Our local gastronomy

Exalt your senses with our emblematic products from Aveyron!


The Roquefort

Cheese as the true ambassador of the Causses, is only made with raw whole Sheep's milk of the Lacaune breed. It can be simply tasted on a slice of bread with a nice drop of côtes de Millau wine, or it can be used in a wide range of culinary preparations. Use all your creativity to include it in many different ways in your recipes. Roquefort cheese compliments both sweet and savory dishes. You can also visit the blog of the General Confederation of sheep milk producers, and those of the Roquefort cheese manufactures, and find all the delicious recipes that Roquefort lovers have shared with everyone online.



There are small thick pancakes made of eggs, flour, milk and chard leaves. Depending on the season and the creativity of the cook, dandelion, parsley, spinach and cabbage can be added…

the flambadou

Meat cooked on a spit-roast with the flambadou may be found on the menu in many local restaurants. The flambadou is a cone-shaped piece of thick iron with a slot and a hole, with a long extended handle to prevent burning. This device is heated up and used to baste the meat with burning fat!


The Flaune

It is a rolled-out pastry filled with “recuite” (obtained by draining off the whey which is gently heated and turns into a slightly grainy cream), eggs are added and it is finally flavoured with orange blossom.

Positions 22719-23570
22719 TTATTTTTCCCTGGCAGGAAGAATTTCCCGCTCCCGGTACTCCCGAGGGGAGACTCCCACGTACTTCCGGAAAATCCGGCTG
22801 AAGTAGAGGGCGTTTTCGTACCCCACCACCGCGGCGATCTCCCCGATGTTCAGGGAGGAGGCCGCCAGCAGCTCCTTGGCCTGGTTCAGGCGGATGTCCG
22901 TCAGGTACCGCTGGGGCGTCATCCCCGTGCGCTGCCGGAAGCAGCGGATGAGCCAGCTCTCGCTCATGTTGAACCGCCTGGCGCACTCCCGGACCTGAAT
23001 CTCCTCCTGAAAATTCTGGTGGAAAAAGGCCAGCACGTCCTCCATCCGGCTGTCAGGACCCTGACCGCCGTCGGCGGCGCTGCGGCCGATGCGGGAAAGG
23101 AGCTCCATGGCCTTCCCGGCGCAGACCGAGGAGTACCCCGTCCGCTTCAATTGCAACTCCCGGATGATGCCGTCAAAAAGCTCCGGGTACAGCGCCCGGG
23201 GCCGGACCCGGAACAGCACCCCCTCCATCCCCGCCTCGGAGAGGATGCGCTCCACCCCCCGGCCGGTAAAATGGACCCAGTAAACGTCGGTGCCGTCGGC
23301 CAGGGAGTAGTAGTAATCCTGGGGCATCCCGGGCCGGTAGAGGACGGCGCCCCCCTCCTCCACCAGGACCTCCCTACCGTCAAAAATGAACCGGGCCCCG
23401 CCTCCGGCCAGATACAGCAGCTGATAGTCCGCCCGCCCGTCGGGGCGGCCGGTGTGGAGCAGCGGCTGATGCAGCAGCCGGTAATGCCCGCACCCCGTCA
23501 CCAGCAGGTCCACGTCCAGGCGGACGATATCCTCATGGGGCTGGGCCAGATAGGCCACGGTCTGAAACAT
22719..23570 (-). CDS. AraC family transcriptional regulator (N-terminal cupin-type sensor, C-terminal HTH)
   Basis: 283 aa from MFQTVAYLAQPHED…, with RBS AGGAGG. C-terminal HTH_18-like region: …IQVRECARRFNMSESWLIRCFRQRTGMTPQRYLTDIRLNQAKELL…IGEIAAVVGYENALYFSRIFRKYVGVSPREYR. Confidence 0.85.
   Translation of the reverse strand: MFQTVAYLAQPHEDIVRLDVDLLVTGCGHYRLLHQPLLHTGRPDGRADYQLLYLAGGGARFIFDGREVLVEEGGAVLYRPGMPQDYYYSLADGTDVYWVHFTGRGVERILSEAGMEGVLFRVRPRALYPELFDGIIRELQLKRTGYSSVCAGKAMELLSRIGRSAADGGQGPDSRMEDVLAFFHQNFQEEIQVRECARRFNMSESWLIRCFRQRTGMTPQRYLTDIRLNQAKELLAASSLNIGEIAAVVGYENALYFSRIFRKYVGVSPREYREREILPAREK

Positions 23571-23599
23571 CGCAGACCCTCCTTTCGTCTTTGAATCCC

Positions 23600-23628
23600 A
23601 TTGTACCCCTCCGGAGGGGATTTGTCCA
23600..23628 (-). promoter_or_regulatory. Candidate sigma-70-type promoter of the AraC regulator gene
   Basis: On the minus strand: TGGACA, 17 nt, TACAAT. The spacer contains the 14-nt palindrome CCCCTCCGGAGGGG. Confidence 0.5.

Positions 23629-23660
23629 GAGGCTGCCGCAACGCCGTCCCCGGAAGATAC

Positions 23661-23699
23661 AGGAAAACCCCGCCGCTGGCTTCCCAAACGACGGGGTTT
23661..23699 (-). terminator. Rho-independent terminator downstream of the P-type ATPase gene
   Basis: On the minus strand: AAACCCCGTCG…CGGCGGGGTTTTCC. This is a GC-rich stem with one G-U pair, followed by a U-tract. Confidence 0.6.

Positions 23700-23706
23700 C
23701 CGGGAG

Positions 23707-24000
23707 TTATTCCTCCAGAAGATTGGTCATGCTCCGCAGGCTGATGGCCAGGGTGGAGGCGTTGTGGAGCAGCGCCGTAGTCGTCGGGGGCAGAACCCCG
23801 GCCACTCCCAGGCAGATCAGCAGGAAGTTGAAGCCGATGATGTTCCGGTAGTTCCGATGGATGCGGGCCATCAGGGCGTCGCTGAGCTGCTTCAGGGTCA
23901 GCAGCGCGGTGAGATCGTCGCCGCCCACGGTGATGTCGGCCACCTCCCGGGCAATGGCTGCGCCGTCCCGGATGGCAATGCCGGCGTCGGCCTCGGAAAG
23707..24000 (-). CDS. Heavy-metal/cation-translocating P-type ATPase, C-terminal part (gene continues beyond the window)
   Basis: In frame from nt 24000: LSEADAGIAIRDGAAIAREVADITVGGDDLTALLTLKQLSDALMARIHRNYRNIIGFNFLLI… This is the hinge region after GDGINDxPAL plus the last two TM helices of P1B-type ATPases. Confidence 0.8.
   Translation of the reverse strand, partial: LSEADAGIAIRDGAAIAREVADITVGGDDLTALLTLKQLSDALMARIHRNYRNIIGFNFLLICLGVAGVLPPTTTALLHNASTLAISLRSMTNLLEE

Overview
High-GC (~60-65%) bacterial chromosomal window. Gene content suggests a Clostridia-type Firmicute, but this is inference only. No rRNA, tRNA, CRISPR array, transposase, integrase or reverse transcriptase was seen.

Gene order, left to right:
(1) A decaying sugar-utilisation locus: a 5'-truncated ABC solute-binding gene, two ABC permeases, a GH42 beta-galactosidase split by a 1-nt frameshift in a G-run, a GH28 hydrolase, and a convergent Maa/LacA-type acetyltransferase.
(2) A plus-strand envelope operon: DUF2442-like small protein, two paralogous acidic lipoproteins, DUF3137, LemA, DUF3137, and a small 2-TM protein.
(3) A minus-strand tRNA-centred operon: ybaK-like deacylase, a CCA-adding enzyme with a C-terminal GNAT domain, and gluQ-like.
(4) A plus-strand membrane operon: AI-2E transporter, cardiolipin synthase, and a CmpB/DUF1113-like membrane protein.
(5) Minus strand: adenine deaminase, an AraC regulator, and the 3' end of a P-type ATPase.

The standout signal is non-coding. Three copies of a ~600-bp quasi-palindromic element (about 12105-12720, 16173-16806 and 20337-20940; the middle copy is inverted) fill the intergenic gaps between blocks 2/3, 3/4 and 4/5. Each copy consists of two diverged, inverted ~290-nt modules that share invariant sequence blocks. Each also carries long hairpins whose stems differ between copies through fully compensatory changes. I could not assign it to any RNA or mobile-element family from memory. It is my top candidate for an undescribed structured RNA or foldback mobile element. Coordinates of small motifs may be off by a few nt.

The Fouace

It is an aveyronnaise brioche which is flavoured with orange blossom.

The gâteau à la broche

It is a mellow cake that has a delicate flavour and is slowly cooked "on a spit" before flambéing. It can be bought at the biscuit factory located in the Cazes district in St-Affrique. This cake is baked in the old traditional way.

declination based on sheep's milk

Besides Roquefort cheese, Sheep’s milk is used for the manufacturing of numerous other cheeses and in the production of ice creams and yoghurts


Luna's Pascade

Recipe Pascade with Roquefort sauce (lardons)

This traditional speciality is cooked after Easter, at the end of Lent. If you know a family from Aveyron, you have certainly already tasted it or at least heard about it. There is no basic recipe so you can make it your own way!

In our house it is the Sunday evening meal and can be made with herbs (parsley, chives, chard) and for a gourmet touch you can make a dessert version with apples and/or jam! A treat


- 300 g flour

- 1/2 litre of milk

- 4 eggs

- 1 pinch of salt



Mix the flour with the milk and add the eggs. Beat the mixture well until you have a smooth dough. If possible, let the dough rest.

Heat the oil in a frying pan and add the mixture.

Allow to brown, then turn over. Serve the pascade immediately, when it is cooked on both sides.

It's up to you to use your imagination! In a savoury version with herbs, bacon... or in a dessert version with apples!